• Academic reputation – academic reputation is one of the many things to look into when comparing colleges and their programs. For example, if a college is known for having a nationally recognized journalism program, it may be beneficial for you to take advantage of it since employers are likely familiar with the program and what it has to offer. This could ultimately lead to future job opportunities after graduation since employers may favor graduates who come out of a well-reputed program.
  • Availability of majors – one of the most critical decisions you will make either before or during college is which major to pursue. That is why it is important to choose a college that has a diverse number of available majors, especially if you are undecided or ambivalent about your current major of interest – as it will best support your long-term career objectives. How?  By having a large variety of majors, you will be afforded many programs to choose from if you are undecided or decide to change your major later on, meaning that you will not have to transfer to another college to find a major that best suits your interests.

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How Parents Can Help Students with the College Application Process

Tips for Parents_2

As parents, you want to see your son or daughter succeed. At the end of the day, where they ultimately decide to attend college is primarily their decision.  This is why the appropriate role of a parent is to provide guidance and support during the often complicated and sometimes disappointing college application process, yet letting their son or daughter lead the way.  To help you to provide the most effective role in assisting your son or daughter during the college application process, consider the following tips.

Purchase the Smart College Report – the Smart College Report is a centralized tool designed to help bring you and your son or daughter together so that you can have a family-oriented approach to tackling the college application process.  In other words, it provides a mechanism by which you can sit down at the table together, review the list of colleges that match your son or daughter’s preferences, and start to narrow down colleges that appear to have what your child is looking for.  Whether you have started the college application process or not, the Smart College Report provides everything you need to decide which college is ultimately the right one for your child, including detailed information on college costs, scholarship statistics, admissions information, tips on smart loan borrowing, and much more.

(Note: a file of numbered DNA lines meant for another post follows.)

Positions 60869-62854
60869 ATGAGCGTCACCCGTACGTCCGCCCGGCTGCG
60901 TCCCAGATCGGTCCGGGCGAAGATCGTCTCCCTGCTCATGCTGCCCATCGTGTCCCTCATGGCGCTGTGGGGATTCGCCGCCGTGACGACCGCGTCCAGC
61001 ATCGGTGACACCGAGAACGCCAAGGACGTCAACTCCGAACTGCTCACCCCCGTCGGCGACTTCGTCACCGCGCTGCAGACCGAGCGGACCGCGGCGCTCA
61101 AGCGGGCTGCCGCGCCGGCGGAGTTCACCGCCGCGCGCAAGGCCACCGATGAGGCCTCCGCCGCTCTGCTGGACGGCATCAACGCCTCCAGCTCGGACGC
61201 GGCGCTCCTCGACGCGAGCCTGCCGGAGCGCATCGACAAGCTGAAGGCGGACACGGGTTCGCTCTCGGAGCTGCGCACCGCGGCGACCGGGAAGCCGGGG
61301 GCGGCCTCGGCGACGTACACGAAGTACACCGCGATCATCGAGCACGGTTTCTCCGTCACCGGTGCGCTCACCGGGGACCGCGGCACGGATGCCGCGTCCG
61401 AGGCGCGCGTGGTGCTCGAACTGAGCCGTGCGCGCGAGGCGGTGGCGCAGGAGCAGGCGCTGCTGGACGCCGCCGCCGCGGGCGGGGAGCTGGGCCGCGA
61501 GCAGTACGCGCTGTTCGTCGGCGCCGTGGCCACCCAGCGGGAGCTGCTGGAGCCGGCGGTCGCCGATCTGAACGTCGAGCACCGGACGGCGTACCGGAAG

Create a reasonable timetable – this is a good place to take the lead, especially if your son or daughter tends to wait until the last minute to get things done.  That is why you should sit down with him or her, even as early as freshman year in high school, to go through a timetable of tasks, which should include purchasing the Smart College Report, reviewing the list of colleges that match his or her preferences, visiting colleges, planning on when to take the ACT or SAT, and starting the application process.

Discuss the money upfront – if you are only able to afford colleges that are limited to a certain financial range, be sure to discuss this with your son or daughter upfront so that you can manage their expectations and eliminate future disappointment.

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How Student-Athletes Can Best Manage Their Busy Schedules

When you’re a student-athlete, time and schedule challenges are a normal part of the game. Not surprisingly, the typical day for a student-athlete very often involves an early start and a late finish as well as the need to balance a full daily load of school, workouts, study hours, eating, recovery, rest, and much needed free time.  That is why student-athletes must follow a regular routine in order to effectively manage it all.

For most student-athletes, it takes dedication and hard work to stay on top of everything, and to do so successfully.  In fact, research suggests that by student-athletes becoming more intentional about how they structure their day, they experience numerous rewards such as an optimal balancing of work time, play time, and free time, a higher sense of self-esteem and confidence, improved athletic and academic performance, and greater academic and athletic opportunities. With this in mind, consider the following tips to help you stay on task and manage a busy schedule: